This is a great book full of Mother Goose nursery rhymes! The illustrations in this book are fabulous. Each illustration goes along with the rhyme very well. This book is full of classic nursery rhymes that are wonderful to read to a child. This book is also great to give to a child who is learning to read. I recommend this book for all children, especially those who love nursey rhymes!
  • (5/5)
    Great classic nursery rhymes for children of all ages. This book included all traditional tale and nursery rhymes your grandparents remember. I have had this book my entire life and will be happy to share it with my own children one day. I recommend this book to everyone with children!
  • (5/5)
    This compellation of classic nursery rhymes is a great way to get younger children into reading.
  • (5/5)
    A gigantic compilation of Mother Goose rhymes with beautiful illustrations. With over 200 different rhymes and stories, this book can never get old!
  • (3/5)
    This classic book gives everyone the chance to read the children's classic nursery rimes that you read as a child. It is also interesting to have children read some of these rimes that they may have never even heard before. The pictures are set to be very old and the colors are interesting to go along with the four to five poems on each page. A fun read to have for younger children at home or at the Kindergarten level.
  • (5/5)
    This quintessential collection of Mother Goose nursery rhymes, both well-known and obscure, is profusely illustrated. May be confusing for younger readers as the connection between text and illustrations is not always clear and not all of the rhymes have illustrations. Nonetheless the sheer volume of rhymes and pictures should satisfy readers of all ages. Charming ink and watercolor illustrations by Blanche Fisher Wright are reminiscent of the Art Deco movement. Best suited for individual or pair perusal as the pages are crowded, and some illustrations are small.
  • (4/5)
    This Mother Goose collection contains over 300 verses and includes Wright's 1916 illustrations. Certainly, the overwhelming number of rhymes makes this a book for adults and children to thumb through and find their favorite verses or intriguing pictures. For parents concerned about the cultural literacy of the children, this book can quell those fears as virtually any verse any one can think of is included. Since there are so many verses, though, not everyone has an illustration, meaning many of them may be lost on young readers. On the other hand, many of the illustrations are interesting. There are many pictures with children. The watercolor and ink make the pictures clear and colorful. Some have interesting detail, like Little Boy Blue with four different toys. This is appropriate for ages 3 to 6.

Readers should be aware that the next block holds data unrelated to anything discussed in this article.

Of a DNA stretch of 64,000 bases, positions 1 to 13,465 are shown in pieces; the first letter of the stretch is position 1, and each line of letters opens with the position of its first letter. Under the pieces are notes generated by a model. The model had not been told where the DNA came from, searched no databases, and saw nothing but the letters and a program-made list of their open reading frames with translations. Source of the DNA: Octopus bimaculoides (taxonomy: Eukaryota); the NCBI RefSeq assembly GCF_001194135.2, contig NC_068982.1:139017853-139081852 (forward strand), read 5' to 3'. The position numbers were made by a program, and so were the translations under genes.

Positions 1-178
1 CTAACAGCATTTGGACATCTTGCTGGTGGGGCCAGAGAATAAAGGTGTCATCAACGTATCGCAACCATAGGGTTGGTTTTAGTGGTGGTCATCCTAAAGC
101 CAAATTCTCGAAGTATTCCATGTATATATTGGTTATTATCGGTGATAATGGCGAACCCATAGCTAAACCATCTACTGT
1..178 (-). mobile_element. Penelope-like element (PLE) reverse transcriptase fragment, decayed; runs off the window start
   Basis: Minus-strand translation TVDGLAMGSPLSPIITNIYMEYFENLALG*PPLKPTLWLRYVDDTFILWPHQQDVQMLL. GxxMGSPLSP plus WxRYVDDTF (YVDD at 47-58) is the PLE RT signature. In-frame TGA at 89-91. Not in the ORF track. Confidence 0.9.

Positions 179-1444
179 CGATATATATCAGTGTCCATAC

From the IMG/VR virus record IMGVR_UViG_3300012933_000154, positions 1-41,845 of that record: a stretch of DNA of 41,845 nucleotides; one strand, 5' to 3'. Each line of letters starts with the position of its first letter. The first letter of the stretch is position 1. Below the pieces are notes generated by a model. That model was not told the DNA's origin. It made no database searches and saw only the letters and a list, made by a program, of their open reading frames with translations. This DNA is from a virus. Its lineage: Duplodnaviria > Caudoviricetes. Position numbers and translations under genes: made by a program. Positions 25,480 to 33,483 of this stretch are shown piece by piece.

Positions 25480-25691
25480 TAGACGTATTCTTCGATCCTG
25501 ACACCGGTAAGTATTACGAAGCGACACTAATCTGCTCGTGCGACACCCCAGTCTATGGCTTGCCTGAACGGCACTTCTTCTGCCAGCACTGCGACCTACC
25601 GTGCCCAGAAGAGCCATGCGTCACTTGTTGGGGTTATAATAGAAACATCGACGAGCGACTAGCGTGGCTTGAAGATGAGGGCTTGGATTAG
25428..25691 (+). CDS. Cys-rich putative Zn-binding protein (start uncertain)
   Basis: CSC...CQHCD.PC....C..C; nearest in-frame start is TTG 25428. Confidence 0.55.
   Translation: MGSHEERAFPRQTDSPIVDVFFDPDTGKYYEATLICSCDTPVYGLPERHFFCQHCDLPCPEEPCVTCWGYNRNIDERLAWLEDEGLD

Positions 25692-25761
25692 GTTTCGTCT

• (5/5)
    Great collection of rhymes to use for a poetry unit.
  • (5/5)
    Summary: When people think of Mother Goose books, this is the tome they think of! With the rich color prints and black and white drawings throughout the poetry, this is one of the first books for children ever purchased by families. The cover is a material covered in a color print of a witch riding a large goose carrying a baby in her basket. Some of the poems are not politically correct for 2008 but most still have their charm and certainally all have their place in history. Some poems and sing-song chants started to warn children or to scare them into being good. This collection of poems is something most children are exposed to and I would consider to be a staple of all libraries.Review:The book from 1916 belongs to my collection and I was drawn to it by it's age and it's wonderful pictures. The artist did an amazing job of using many colors to draw in small children and to visually tell the story. Many of the poems I had never heard as a child and I found interesting as an adult. It is not a surprise to me that this book has been printed over and over and is still being read to children.
  • (5/5)
    I grew up reading and hearing these nursery rhymes. There is something magical and very comfortable about the words.
  • (4/5)
     This book is so simple with traditional rhymes, riddles, songs, poetry and stories. Its a great book to teach children about rhymes and poetry.
  • (3/5)
    This one frustrates me a bit because I loved it when I was a kid and our nursery rhymes are indeed an important part of my heritage but it perplexes Emmett because it's so chock-full of nursery rhymes that only like every fourth or fifth one gets an illustration, and sometimes it's a really perfunctory one like a generically oldtimey woman in a bonnet and kirtle sitting by a tree and she could be Little Bo Peep or the old lady who swallowed a fly or the Queen of Hearts missing her tarts or whatever really. He prefers the (by most measures inferior) Sing a Song of Sixpence book because the images help him bootstrap into the content. So there is treasure hid away in these pages, but my feelings about reading it with actual kids are nevertheless mixed. (I'm also curious about the provenance and specific meaning of the "real,' since you can't like own a nursery rhyme man. it reeks of insecurity-driven, belligerent self-important self-assertion, like the Real IRA or twitter accounts on the template of @darealbubbasparxxx or @shialebeoufREAL)
  • (4/5)
    I remember having a hardback version of this book growing up. I think my sister has it now (for my niece). I've been wanting to revisit it for some time, so when it showed up in my Little Free Library, I grabbed it for another read-through.Here are all the classic Mother Goose rhymes and riddles, some that have become so common we know them by heart, others that aren't as well known; but all worth a read.I feel like every home should have a copy of this book.